In this quote, you see some of the history of Jamaica. The name Coromantee is derived from the name of a Ghanaian slave fort named Fort Kormantine. The name is an English word that describes people from the Gold Cost, or modern at Ghana. The word Coromantee is now considered to be outdated and offensive. Throughout the book, there is the mention of “Maroons.” The “Maroons” are people of Ashanti descent who were brought by the Spaniards, mainly from Ghana and Nigeria, who escaped into the mountains. During this time, Jamaica’’’s main exports were sugar, molasses rum and cotton. In An article documenting some history about one of the worst slave rebellions in Jamaica it says, “slave numbers in Jamaica were approximately 45000, but swelled to approximately 130,000 by 1753. Slaves were an important part of the trade items purchased by British merchants in Africa in exchange for a range of goods.” The slave trade was what was keeping Jamaica running and it kept their economy stabilized. The Tacky Rebellion was led by a slave of Coromantee descent who was named Tacky. Tacky and some new imports, started the rebellion on April 8, 1760. According to the article “The rebellion began in the parish of St. Mary where there were large numbers of slaves compared to the number of settlers, and where there was plenty of thick forests with good access to previously concealed supplies should retreat become necessary.” At the end of the Rebellion, Tacky and his troops were either killed or committed suicide rather than return to being slaves. Tacky was the inspiration for a period of unrest in Jamaica where there were more slave rebellions. He also had a monument created in his honor.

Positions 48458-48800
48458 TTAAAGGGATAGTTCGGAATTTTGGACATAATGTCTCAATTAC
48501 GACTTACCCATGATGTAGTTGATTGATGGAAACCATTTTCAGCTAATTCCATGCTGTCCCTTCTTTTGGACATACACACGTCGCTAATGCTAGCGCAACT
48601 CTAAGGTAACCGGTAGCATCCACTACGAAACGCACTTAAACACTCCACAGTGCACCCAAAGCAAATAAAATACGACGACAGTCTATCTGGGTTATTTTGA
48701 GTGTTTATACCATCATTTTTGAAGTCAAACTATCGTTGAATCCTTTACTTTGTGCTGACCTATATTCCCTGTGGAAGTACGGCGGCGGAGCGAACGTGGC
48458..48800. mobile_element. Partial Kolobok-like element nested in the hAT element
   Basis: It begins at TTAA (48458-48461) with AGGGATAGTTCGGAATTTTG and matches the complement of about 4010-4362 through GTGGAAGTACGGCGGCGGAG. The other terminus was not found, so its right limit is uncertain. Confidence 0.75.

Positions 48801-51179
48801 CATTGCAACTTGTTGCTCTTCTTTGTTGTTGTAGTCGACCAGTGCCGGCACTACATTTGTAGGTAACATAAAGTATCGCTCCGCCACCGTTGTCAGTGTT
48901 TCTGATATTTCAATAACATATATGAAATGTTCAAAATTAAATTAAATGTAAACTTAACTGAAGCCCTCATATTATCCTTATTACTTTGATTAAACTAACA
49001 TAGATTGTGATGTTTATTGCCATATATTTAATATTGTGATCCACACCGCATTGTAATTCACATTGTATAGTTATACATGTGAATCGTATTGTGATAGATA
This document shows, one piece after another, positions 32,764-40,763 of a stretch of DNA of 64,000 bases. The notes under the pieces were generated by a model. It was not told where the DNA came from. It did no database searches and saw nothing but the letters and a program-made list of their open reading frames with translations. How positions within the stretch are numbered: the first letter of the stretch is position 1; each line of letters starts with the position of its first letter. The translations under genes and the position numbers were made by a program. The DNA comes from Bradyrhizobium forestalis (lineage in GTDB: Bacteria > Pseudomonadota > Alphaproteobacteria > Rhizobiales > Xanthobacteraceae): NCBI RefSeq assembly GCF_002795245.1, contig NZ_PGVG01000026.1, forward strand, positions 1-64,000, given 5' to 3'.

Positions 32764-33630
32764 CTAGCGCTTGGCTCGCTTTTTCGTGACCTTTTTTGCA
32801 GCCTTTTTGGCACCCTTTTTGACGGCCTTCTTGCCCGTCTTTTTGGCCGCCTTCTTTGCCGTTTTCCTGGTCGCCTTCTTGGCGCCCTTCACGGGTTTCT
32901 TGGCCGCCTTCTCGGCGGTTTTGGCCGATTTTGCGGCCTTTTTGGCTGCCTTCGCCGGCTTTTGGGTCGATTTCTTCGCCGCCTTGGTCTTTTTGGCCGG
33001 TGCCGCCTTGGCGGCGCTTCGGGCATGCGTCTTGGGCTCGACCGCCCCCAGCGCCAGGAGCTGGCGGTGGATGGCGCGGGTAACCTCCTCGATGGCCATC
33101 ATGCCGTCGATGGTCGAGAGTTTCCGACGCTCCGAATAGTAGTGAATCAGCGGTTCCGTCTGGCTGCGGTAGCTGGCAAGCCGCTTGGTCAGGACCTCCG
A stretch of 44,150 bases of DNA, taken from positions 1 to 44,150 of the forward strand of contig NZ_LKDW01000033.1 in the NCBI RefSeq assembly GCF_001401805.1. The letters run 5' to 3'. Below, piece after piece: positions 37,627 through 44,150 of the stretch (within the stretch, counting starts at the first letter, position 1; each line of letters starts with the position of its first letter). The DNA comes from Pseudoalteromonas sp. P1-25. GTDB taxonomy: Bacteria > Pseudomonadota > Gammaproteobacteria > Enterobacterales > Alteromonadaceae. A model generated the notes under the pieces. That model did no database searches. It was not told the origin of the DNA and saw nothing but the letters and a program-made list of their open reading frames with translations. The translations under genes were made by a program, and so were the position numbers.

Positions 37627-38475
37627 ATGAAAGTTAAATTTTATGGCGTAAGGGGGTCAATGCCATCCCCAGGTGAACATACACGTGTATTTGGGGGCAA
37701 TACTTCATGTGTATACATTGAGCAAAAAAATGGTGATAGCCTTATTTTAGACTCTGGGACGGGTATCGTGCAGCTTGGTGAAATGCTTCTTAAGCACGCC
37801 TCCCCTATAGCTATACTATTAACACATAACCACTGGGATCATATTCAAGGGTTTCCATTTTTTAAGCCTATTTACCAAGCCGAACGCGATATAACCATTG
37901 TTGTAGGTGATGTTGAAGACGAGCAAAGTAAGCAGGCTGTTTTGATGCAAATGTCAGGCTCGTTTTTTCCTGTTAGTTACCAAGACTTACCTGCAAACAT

Tacky’s Monument,2009

Knowing the history of what Clare longed to know, it’s almost a foreshadowing of what she planned on doing. Clare joined a militant group whose goal was to get rid of the colonizers who wanted to profit off their land and in the same instances ignore the people who were hurt. This quote also hows Clare’s longing to be able to identify with her black side. There is a good chance that her mother’s side would be the one closest to the Coromantee people while her father’s side would have probably been the ones fighting against them. The video below is the descendant of Maroons giving a little history about his people.




Oats, Lynne, Pauline Sadler, and Carlene Wynter. “Taxing Jamaica: The Stamp Act of 1760 & Tacky’s Rebellion.” EJournal of Tax Research, vol. 12, no. 1, 2014, pp. 162-184. ProQuest,